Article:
Highlights from

ASH 2019

61st Annual Meeting & Exposition of the American Society of Hematology

Orlando, Florida (USA) 7 - 10 December 2019

Arginine supplements help against sickle cell disease pain

New findings indicate that oral arginine serves as a beneficial and widely accessible adjuvant therapy for children with sickle cell anaemia and vaso-occlusive pain episodes [1].

Prof. Richard Onalo (University of Abuja, Nigeria) presented a double-blind, randomised, placebo-controlled trial that investigated the opioid-sparing effects of 100 mg/kg oral L-arginine in the amelioration of severe vaso-occlusive pain episodes (VOE) versus placebo in paediatric patients in sub-Saharan Africa with sickle cell anaemia. Children with sickle cell anaemia (n=68; ages 5-17), scoring at least a 7 of 10 on the Numerical Pain Scale Score (NPRS), received either arginine (n=35) or placebo (n=33) every 8 hours for up to 5 days or 15 doses. Baseline characteristics, including pain scores, were similar between treatment arms. Physicians obtained information including patient demographics, clinical characteristics, length of hospital stay, pain scores, time-to-crisis resolution, analgesia medications required, and plasma amino acid levels. All patients received pain management as needed, with both opioids and non-opioid analgesics.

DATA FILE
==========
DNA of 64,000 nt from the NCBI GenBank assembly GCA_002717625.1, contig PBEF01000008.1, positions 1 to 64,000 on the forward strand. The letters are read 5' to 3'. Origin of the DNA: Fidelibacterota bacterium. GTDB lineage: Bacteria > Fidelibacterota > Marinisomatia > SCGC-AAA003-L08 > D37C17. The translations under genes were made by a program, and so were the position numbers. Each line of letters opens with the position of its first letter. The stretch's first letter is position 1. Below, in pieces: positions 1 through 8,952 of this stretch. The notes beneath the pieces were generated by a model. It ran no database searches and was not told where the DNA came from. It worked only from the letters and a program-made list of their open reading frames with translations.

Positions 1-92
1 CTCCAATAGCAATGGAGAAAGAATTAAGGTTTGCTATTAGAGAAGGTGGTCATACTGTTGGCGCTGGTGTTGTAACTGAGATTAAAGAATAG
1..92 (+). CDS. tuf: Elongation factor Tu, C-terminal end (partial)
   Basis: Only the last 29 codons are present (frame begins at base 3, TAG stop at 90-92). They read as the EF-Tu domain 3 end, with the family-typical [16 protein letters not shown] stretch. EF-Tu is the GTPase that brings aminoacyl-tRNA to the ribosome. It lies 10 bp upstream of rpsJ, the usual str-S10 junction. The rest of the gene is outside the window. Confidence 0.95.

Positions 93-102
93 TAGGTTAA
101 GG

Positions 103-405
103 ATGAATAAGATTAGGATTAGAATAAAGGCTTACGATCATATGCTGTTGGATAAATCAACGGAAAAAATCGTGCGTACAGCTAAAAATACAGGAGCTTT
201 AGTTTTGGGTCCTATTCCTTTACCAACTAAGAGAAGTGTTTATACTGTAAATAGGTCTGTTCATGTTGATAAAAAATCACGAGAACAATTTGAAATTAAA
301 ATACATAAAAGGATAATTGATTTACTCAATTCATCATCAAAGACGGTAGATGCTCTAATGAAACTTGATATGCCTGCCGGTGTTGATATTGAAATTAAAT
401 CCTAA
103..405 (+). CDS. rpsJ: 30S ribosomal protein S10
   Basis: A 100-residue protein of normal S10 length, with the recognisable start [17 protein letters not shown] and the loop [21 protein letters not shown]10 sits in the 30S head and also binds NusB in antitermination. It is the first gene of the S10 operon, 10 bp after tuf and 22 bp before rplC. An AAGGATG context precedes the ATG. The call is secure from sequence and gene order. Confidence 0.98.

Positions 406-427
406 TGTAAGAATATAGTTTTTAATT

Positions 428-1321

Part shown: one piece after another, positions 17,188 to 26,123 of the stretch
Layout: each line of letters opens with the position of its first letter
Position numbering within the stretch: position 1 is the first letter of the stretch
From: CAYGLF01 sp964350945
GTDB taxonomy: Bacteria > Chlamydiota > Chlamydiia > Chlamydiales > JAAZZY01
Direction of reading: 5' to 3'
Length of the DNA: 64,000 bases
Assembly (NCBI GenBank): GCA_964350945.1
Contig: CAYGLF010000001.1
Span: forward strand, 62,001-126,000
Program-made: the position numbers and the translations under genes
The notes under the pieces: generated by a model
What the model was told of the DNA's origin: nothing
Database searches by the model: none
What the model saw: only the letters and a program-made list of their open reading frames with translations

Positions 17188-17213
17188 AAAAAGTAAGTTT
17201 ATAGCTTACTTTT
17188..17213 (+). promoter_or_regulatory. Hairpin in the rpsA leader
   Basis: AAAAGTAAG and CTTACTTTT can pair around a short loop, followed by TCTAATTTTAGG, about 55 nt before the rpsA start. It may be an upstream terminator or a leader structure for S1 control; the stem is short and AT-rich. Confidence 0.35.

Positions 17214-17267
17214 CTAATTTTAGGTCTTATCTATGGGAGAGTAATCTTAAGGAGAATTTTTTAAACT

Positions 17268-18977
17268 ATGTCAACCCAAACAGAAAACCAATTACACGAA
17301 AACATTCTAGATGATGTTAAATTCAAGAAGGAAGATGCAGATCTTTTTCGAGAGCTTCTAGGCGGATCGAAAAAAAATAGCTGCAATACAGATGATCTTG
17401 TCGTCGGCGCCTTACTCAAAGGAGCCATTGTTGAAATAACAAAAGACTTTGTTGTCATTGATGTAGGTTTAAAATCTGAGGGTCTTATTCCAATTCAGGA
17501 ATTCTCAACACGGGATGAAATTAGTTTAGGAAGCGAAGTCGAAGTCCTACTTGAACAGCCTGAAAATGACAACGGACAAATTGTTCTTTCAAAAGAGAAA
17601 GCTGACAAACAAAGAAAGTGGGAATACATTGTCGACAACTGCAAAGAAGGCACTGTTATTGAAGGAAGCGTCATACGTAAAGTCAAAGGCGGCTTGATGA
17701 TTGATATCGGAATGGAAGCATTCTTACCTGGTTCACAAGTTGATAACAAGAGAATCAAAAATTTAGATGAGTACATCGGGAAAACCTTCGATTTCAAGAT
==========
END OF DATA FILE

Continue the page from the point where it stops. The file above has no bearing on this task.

Mean total analgesic medication quantification scale score (MQS) was significantly lower among arginine-treated patients (73; 95% CI 62-84) than placebo patients (120; 95% CI 97-143; P<0.001). By the fifth day of care, 54% of children treated with arginine had been discharged, versus just 24% of children on placebo. The worst reported pain scores on day 5 were lower in children treated with arginine versus placebo, and the mean rate of pain score decline was greater among treated patients (1.5 vs 1.1 cm/day; P=0.009).

Plasma arginine levels increased significantly among arginine patients compared with placebo (125% vs 29%). Treated patients also experienced a statistically significant decrease in mean total opioid dose use, a shorter time-to-crisis resolution, and a shorter hospital stay.

No serious adverse events were reported in the arginine group; 1 death was reported in the placebo group. More vomiting was reported in the arginine arm versus the placebo arm (20% vs 7%; P=0.07). The team concluded that oral arginine supplement therapy is a promising add-on to the sickle cell anaemia-VOE management.

Keywords: Sickle Cell Anaemia; Arginine; Pain; Child

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